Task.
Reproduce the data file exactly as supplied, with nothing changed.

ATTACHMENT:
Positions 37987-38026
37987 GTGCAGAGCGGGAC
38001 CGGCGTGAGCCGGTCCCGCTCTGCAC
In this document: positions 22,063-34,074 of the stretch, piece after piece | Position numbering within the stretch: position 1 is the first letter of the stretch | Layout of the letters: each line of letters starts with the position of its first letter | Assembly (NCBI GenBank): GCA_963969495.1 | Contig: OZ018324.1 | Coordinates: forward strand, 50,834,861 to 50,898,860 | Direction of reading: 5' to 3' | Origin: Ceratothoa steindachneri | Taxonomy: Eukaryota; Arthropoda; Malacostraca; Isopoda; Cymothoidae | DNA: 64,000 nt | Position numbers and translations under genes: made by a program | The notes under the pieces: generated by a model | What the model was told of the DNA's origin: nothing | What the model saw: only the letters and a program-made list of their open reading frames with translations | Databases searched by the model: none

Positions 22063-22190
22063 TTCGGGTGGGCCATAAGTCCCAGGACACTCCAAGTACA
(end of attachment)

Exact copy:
Positions 37987-38026
37987 GTGCAGAGCGGGAC
38001 CGGCGTGAGCCGGTCCCGCTCTGCAC
In this document: positions 22,063-34,074 of the stretch, piece after piece | Position numbering within the stretch: position 1 is the first letter of the stretch | Layout of the letters: each line of letters starts with the position of its first letter | Assembly (NCBI GenBank): GCA_963969495.1 | Contig: OZ018324.1 | Coordinates: forward strand, 50,834,861 to 50,898,860 | Direction of reading: 5' to 3' | Origin: Ceratothoa steindachneri | Taxonomy: Eukaryota; Arthropoda; Malacostraca; Isopoda; Cymothoidae | DNA: 64,000 nt | Position numbers and translations under genes: made by a program | The notes under the pieces: generated by a model | What the model was told of the DNA's origin: nothing | What the model saw: only the letters and a program-made list of their open reading frames with translations | Databases searched by the model: none

Positions 22063-22190
22063 TTCGGGTGGGCCATAAGTCCCAGGACACTCCAAGTACA